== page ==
Portland Chiropractor and Nutritionist | Diabetes and Frozen Shoulder
Frozen Shoulder and Diabetes….. Is There A Connection?
Frozen Shoulder, AKA “adhesive capsulitis” is a common shoulder condition that I treat in my SE Portland chiropractic and nutrition clinic, Optimum Function (http://optfunction.com). What suprises patients is when I ask about their blood sugar or hemoglobin A1c; often, no one has considered diabetes, pre-diabetes or another physiologic cause of their shoulder issue.
Frozen Shoulder is a syndrome (meaning, a set of symptoms) that is not well-defined but usually consists of painful restriction of shoulder movements that results in overall decreased shoulder mobility. It is often deemed “idiopathic”; this means that there is usually no identifiable cause for the problem.
To consider all frozen shoulders idiopathic would be overlooking a variety of physiological states that can lead to this condition.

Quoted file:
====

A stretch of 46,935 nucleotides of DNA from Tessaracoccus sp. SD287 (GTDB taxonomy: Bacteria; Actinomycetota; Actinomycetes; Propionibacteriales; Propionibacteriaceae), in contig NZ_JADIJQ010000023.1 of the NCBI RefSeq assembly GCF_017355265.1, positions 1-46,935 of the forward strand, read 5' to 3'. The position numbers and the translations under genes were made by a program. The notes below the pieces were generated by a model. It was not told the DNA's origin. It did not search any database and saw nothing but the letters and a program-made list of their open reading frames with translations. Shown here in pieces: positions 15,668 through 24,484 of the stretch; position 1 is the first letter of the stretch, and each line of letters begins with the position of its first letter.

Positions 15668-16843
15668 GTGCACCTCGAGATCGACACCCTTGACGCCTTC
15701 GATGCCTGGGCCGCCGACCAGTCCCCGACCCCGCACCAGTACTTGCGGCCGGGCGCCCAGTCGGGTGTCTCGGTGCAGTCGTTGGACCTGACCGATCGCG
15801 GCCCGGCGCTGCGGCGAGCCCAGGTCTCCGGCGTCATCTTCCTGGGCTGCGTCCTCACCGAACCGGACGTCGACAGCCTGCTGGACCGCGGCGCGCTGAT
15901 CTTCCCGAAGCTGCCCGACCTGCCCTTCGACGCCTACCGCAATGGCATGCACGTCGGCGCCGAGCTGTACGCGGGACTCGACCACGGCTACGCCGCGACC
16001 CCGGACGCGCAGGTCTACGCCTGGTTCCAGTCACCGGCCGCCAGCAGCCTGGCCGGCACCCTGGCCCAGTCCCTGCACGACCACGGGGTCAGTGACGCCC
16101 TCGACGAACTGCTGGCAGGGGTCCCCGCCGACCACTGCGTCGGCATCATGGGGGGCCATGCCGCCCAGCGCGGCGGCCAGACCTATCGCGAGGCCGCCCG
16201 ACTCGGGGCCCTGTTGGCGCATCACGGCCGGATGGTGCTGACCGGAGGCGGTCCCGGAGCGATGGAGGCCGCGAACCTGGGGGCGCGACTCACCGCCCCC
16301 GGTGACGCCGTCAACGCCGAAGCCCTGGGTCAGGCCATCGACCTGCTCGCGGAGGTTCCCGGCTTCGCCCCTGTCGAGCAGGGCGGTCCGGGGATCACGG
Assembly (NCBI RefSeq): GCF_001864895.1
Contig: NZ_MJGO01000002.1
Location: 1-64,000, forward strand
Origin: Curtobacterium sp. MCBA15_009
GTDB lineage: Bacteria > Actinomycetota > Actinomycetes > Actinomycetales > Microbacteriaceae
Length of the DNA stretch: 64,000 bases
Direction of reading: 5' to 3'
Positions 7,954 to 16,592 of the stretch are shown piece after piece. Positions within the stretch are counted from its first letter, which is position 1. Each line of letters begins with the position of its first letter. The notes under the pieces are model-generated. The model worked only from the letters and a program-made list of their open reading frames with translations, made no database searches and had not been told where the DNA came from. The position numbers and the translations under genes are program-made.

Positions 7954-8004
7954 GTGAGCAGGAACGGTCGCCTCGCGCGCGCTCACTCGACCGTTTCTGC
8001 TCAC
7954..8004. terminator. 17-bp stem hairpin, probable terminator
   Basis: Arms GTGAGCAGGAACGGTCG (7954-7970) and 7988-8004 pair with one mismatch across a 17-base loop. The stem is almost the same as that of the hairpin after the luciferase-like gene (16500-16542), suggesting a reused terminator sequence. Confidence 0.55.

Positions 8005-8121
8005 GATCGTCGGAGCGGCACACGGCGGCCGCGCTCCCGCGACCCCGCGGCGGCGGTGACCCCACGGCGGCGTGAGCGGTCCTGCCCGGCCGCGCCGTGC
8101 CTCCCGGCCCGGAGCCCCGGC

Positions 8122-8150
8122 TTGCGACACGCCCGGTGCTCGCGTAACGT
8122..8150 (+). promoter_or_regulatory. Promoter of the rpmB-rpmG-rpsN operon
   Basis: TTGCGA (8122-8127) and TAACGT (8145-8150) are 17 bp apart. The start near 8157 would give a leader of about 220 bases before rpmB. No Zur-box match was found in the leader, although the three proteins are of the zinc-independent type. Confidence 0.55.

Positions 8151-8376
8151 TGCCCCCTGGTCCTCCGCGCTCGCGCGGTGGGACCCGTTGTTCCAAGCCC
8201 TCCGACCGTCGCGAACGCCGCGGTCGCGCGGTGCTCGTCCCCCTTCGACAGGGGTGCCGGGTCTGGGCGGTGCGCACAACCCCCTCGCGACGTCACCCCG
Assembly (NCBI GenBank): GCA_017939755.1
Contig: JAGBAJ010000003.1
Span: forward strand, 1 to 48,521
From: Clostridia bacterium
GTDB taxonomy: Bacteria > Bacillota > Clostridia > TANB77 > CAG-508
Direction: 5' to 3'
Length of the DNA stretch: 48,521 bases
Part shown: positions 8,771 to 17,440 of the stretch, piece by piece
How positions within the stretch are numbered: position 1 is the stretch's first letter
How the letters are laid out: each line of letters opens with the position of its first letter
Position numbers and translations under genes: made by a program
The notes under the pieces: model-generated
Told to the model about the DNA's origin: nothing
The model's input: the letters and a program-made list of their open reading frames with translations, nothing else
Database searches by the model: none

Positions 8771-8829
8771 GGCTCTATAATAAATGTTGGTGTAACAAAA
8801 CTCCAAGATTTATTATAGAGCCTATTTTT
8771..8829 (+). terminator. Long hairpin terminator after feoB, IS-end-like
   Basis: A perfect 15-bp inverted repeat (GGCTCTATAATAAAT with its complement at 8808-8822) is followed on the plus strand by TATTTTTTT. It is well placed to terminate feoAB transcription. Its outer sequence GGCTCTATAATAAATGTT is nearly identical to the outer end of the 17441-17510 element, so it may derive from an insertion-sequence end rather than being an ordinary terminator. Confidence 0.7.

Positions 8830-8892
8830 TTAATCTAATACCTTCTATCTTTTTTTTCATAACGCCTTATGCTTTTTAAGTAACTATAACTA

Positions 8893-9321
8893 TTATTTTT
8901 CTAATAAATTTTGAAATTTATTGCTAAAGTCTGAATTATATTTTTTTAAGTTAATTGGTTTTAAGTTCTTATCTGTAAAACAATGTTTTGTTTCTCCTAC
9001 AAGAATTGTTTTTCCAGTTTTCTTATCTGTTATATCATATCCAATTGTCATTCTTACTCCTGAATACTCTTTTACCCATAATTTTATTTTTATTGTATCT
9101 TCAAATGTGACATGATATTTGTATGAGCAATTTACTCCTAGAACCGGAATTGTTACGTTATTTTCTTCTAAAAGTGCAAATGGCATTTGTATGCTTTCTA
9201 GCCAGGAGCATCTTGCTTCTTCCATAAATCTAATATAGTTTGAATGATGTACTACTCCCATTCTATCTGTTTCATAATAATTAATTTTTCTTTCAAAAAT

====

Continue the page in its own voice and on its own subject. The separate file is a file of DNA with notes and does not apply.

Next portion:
Possible Non-Mechanical Causes of Frozen Shoulder
The physiological conditions most commonly associated with frozen shoulder are diabetes, hypothyroidism/hyperthyroidism, and hypertriglyceridemia.
Here are some facts when considering the link between diabetes and frozen shoulder:
- The incidence of frozen shoulder is 2-4 times higher in people with diabetes than in the general population.
- The total prevalence of diabetes (frank diabetes and pre-diabetes or metabolic syndrome) in patients with frozen shoulder was 71.5%
- Shoulder capsulitis is common in type I and type II diabetic patients. However, it is occurs more commonly as the diabetic patient ages
Patients with diabetes clearly have a higher incidence of frozen shoulder. While the “why” behind these stats is not clear, we can speculate that poor circulation may lead to abnormal collagen repair and speed up degenerative changes. The theory is that platelet derived growth factor is released from blood vessels that have become inefficient due to the diabetic condition. This growth factor will then act as a stimulus to scar tissue development which will help to continue this process leading to a vicious cycle that started because diabetics have problems with the small, peripheral blood vessels.
So, please take this information the next time someone tells you that your shoulder dysfunction can be diagnosed as Frozen Shoulder. Click on the following link to download and shar this article with friends and loved ones: Diabetes and Frozen Shoulder Article
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